The contestation in philosophical discourse has shifted from being ‘idea’ oriented to ‘school’ oriented. In this unnecessarily amended battlefield, a considerable amount of intellectual energy is getting wasted in operational investments. Today, my understanding of good might not interest you as much as the school of thought I might employ in my demonstration. In all of this, nothing irks me more than the passion with which Raduntz criticizes the inability of post-modernism to bring about social change.
First thing first, I do not despise affirmations to different strands or schools of philosophy. Neither do I prefer one over the other. What fascinates me is the inability of subscribers who are finely demarcated from each other to even ponder upon what we are losing in this interscholastic battle. It may be right to focus on the political potential of a structured discourse but what are the political ramifications of not respecting a dissipated one? The fear of differentiation is a bigger cause of dismantling of discourse than actual dissipation. In a constant hunger for contextualization, where are we positioning our respect for consent? What if a woman clicked to be a symbol of modern day liberalism does not wish to be liberal at all; or is irritated of her ‘identity hijacking’ by larger political narratives that reduce her to a mere pawn of propaganda. There’s a fundamental difference between one’s belief in a particular school of thought and one’s choice of being associated with such narrative. The overemphasis on politicization of discourse cannot be deified on the expense of the varying degree of association the constituents of discourse choose to accept. The institution shall not suffocate the idea, but that is precisely what is happening.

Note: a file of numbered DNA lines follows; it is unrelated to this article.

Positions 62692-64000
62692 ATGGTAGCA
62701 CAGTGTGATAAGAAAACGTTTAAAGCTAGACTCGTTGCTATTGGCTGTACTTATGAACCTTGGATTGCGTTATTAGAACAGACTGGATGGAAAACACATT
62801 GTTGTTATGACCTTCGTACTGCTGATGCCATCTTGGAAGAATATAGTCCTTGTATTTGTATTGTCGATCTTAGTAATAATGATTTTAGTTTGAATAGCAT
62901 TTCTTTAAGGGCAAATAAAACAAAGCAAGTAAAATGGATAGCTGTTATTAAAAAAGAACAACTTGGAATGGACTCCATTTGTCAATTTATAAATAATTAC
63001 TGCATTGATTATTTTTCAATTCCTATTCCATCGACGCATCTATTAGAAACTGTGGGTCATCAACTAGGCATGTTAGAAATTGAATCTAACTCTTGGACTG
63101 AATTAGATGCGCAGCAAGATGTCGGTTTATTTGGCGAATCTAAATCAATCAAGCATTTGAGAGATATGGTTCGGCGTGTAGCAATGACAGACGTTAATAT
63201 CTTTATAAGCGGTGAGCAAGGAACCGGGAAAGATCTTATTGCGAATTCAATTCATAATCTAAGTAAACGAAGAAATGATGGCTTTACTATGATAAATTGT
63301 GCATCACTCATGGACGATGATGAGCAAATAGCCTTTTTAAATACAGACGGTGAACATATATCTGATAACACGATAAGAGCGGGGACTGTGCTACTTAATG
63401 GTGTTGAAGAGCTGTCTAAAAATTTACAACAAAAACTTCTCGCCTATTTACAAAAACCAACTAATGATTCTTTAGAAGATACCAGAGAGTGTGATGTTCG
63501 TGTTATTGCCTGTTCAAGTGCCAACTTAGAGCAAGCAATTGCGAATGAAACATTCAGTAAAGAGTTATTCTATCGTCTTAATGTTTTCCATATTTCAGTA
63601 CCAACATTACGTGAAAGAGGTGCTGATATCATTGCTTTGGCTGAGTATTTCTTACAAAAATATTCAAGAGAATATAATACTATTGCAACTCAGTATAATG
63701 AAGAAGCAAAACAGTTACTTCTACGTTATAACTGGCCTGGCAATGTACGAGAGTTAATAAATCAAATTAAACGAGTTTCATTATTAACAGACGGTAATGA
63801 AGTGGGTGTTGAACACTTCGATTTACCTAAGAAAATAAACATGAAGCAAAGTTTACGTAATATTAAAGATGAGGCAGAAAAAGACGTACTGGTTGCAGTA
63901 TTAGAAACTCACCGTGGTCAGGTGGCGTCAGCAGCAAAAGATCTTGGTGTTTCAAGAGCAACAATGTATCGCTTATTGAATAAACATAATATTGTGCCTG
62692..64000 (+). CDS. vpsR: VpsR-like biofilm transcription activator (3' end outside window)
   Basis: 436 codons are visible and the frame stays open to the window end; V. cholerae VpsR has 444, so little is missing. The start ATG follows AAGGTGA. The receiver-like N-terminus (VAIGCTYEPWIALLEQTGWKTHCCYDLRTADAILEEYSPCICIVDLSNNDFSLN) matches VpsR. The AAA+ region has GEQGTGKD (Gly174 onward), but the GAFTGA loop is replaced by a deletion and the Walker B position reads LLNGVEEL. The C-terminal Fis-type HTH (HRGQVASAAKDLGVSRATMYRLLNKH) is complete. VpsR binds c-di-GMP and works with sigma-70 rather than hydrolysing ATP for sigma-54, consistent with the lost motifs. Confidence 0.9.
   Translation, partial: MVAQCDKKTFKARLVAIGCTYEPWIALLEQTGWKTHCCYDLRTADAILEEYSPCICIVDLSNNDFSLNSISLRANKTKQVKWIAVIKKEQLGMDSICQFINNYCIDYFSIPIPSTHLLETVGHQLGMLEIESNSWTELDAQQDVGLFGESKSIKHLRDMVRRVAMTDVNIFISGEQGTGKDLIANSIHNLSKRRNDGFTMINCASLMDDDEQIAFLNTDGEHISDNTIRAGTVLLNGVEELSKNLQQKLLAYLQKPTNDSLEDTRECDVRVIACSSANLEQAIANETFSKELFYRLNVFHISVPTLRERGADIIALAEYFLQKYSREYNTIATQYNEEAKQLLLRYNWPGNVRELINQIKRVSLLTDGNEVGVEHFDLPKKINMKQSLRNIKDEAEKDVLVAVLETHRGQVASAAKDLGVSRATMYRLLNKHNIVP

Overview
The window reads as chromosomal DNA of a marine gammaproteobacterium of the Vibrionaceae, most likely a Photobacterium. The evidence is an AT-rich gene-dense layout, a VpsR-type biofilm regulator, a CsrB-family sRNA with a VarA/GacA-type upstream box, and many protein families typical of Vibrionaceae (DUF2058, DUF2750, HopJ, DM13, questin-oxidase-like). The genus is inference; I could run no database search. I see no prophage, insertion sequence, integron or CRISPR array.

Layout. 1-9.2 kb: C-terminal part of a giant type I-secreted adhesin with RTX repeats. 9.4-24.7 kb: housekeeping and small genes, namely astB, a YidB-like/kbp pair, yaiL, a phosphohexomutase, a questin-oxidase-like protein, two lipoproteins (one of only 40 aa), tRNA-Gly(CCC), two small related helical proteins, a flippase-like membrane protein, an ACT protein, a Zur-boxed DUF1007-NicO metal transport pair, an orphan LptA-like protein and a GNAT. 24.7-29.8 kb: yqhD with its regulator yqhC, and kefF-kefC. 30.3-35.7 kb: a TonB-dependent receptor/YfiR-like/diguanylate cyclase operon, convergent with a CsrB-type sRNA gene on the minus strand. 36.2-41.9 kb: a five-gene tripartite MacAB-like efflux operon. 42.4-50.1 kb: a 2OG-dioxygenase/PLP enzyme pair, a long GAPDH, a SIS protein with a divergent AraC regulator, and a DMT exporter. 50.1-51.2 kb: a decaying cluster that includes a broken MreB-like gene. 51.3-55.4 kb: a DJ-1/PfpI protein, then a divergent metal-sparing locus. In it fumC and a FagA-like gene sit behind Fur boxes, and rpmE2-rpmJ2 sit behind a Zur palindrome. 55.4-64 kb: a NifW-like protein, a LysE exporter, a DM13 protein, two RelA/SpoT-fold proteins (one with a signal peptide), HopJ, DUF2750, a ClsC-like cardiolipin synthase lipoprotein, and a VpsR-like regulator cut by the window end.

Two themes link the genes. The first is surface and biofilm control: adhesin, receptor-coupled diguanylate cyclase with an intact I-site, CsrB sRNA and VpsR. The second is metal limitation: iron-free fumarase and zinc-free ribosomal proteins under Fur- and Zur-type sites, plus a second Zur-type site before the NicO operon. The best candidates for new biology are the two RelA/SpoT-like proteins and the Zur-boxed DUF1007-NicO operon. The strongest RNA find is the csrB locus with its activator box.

So what is there if not contextualization; maybe de-contextualization or multi-contextualization? If one may still choose to stick to the rigidity of institution-based analysis, they might call it decadence of post-modernism; a sense of cynical-anarchism. This is precisely where they get wrong because the most intrinsic characteristic of this viewpoint (if it is one) is hope. The strength of one’s political nature is not dependent on one’s continuous and sometimes involuntary association to a macroscopic structured thought-institution. This is even truer when one’s nature is not anthropocentric but is cosmopocentric; or what one may say, an external construction. An interesting observation here would also be to see one’s identification with a school as a flexible journey and not as an irreversible process. Affiliation will not affect the political nature of the discourse if the same is not given the significance it is given today. So, a gay person can subsequently become straight and vice versa without making himself a subject matter of identity politics mudslinging.
So where do we go from here? If not non-disciplinary inquiry then at least towards inter-disciplinary respect. It is not the validation of institution and the theoretical schema of the same that enable our true understanding of virtue or in the maintenance of a strong political representation. The same, is rather, achieved by active empathy and the meta-relation of inter-sectarian understanding of things. There is politics in my understanding of my own context and non-context; my own body understands its representative potential without being actually physically represented. After all, what is right based politics without representation (of consent).